Pressures Exerted on the Hook of the Hamate in Collegiate Baseball Players: A Comparison of Grips, With Emphasis on Fracture Prevention

Orthop J Sports Med. 2021 Oct 5;9(10):23259671211045043. doi: 10.1177/23259671211045043. eCollection 2021 Oct.

Abstract

Background: Variations in batting technique may put baseball players at increased risk of hook of the hamate fractures. A better comprehension of the mechanism of such fractures is needed.

Purpose/hypothesis: The purpose of the study was to compare 2 different grip types to quantify the pressures exerted on the hook of the hamate during batting. It was hypothesized that when compared with the conventional batting style, players holding the knob of the bat in the palm of the hand (termed the "palmar hamate grip") would have higher pressures exerted on the hook of the hamate.

Study design: Controlled laboratory study.

Methods: Athletes were recruited for participation on a volunteer basis from the rosters of 2 National Collegiate Athletic Association Division I baseball teams and were divided into 2 groups based on their usual grip type. A force sensor system was applied to the nondominant hand of each participating player, with the central portion of the sensing mechanism placed on the batting glove directly over the hook of the hamate. All players used the same batting glove, which transmitted data from the sensor to a laptop computer. Measurements were collected on consecutive hits at a standardized distance using a ball machine at 70 mph.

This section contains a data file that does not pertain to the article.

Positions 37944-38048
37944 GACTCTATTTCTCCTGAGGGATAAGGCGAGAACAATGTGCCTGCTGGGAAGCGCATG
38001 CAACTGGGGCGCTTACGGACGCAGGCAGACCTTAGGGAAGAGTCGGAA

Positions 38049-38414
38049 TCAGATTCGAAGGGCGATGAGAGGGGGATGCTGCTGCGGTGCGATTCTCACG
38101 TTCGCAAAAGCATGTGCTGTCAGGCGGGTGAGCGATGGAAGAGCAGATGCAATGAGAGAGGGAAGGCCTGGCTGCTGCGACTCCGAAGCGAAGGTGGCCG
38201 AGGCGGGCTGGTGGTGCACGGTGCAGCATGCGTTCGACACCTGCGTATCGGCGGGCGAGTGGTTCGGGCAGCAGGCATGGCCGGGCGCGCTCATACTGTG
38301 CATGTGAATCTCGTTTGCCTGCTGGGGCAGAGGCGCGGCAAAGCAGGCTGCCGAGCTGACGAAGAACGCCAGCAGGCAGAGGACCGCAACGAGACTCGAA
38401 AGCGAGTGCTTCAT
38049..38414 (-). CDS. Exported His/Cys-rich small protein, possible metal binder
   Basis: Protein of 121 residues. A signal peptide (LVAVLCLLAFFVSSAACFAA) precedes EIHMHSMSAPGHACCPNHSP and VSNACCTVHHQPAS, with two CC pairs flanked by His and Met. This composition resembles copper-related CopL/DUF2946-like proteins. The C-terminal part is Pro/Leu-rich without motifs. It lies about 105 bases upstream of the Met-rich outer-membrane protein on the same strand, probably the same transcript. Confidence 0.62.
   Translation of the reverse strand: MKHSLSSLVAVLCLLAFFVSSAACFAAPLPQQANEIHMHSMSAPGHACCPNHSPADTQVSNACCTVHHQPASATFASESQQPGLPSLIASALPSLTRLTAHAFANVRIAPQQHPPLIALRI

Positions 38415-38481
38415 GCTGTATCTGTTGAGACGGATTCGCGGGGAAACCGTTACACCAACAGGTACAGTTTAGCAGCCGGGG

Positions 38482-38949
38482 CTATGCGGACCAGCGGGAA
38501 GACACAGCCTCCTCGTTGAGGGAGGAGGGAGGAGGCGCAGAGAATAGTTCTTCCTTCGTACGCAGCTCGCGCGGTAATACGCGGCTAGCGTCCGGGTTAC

Results: Nine collegiate baseball players underwent testing (5 players exclusively used the conventional grip, 3 players exclusively used the palmar hamate grip, and 1 player naturally alternated between the 2 grip types). The palmar hamate grip demonstrated a 366% increase in pressure exerted on the sensor overlying the hook of the hamate when compared with the conventional batting grip (536.42 kPa [95% confidence interval, 419.39-653.44 kPa] vs 115.84 kPa [95% confidence interval, 96.97-135.10 kPa]). The player who used both grips demonstrated significantly higher maximum pressure when using the palmar hamate versus conventional grip (482.90 vs 142.40 kPa; t = 6.95; P < .0001).

Conclusion: Use of the palmar hamate grip may increase the risk of hook of the hamate fracture in National Collegiate Athletic Association Division I baseball players.

Clinical relevance: Educating players on the risks associated with the palmar hamate grip may prevent injury and minimize time out of competition.

Keywords: athletic training; baseball/softball; hand; injury prevention; wrist.